Most of the time, designers make these process flow diagrams in modeling tools (like MsVisio, Protos, Aris, BiZZdesigner,..). A common feature of the modeling tools is exporting the models in XML-format. Model Based Testing tools* do read XML! So, let’s skip all manual steps and generate test cases directly from the process flow diagram:

Example 4: Model Based Test Case Design


Model Based Test Tools* can generate test cases within minutes. Of course, before using the test cases you must do a sanity check to confirm the tool understood the model correctly but nevertheless the time can’t be beaten manually.

Collaborate!
Test Case Design can be automated (I’m already working with these tooling on a daily basis).
But, besides getting the right tool(s), there is an important condition: the Test Base must have a minimum level of quality.
For instance: instead of describing business processes in plain text, they should be specified with the help of activity diagrams or process flow diagrams (and that is not (yet) common knowledge within the design processes). To get an automated Test Design process, let’s join the forces: Together, Design and Test can make projects much faster and cheaper!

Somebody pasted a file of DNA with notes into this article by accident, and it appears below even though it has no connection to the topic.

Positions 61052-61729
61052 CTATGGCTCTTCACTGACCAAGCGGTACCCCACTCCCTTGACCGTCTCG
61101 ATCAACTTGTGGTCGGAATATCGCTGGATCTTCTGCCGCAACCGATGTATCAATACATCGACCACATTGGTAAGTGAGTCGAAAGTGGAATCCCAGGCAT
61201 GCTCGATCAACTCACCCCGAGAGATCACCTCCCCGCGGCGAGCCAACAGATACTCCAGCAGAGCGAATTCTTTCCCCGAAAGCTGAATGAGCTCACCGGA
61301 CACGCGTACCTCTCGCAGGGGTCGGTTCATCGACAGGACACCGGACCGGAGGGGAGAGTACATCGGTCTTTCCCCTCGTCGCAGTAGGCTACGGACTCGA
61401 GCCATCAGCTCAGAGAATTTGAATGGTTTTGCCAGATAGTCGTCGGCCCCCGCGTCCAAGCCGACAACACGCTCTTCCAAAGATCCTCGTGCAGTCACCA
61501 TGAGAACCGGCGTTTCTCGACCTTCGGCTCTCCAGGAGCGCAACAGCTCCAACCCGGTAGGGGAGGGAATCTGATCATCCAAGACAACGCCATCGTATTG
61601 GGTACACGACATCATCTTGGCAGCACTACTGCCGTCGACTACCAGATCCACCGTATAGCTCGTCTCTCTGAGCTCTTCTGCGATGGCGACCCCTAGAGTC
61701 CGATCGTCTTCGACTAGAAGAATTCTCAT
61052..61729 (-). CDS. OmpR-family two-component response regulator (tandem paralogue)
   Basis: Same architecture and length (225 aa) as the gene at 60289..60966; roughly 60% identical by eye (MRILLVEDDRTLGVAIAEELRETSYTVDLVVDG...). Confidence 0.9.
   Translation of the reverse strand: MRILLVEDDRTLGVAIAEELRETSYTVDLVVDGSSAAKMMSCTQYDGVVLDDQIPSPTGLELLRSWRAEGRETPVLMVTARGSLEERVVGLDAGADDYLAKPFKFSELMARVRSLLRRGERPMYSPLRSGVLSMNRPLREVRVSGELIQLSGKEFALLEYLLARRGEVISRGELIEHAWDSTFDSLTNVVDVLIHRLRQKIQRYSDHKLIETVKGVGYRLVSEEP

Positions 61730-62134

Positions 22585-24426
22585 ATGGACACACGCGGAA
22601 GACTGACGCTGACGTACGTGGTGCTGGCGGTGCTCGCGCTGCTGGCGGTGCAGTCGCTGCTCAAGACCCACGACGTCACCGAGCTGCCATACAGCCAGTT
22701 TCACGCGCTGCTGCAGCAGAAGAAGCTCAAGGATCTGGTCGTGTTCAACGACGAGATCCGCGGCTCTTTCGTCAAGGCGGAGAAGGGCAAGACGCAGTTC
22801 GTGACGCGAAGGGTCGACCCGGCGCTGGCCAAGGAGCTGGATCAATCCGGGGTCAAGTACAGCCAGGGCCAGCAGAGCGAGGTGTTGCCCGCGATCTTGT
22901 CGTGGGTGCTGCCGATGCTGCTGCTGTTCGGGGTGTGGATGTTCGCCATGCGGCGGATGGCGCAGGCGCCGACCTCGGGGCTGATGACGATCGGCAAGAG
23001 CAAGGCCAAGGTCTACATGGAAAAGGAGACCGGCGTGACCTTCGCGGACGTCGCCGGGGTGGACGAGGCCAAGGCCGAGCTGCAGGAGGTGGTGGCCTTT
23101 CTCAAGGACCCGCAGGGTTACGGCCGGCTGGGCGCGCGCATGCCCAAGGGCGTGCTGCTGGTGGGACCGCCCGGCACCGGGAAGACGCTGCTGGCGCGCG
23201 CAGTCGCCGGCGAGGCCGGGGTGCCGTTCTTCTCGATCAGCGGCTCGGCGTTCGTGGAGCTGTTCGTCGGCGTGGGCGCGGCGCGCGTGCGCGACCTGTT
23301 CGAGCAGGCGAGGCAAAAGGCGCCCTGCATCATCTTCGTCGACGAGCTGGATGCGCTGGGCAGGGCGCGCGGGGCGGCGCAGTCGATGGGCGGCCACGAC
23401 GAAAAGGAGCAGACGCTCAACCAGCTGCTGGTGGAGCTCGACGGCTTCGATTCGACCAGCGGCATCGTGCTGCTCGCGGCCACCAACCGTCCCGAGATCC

*) Example of a Test Design/Model Based Testing Tool I personally often use: STaaS/COVER (Sogeti Netherlands)


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ALM and MBT 
Monday, October 19, 2009, 07:08 PM - ALM, Testing
Posted by Rob Kuijt
Both ALM (Application Lifecycle Management) and MBT (Model Based Testing) are hot. I'm pretty busy running from customer to customer starting/supporting MBT proof of concepts and assignments. With some explanation all my contacts are convinced that the combination of ALM and MBT is THE roadmap for the future.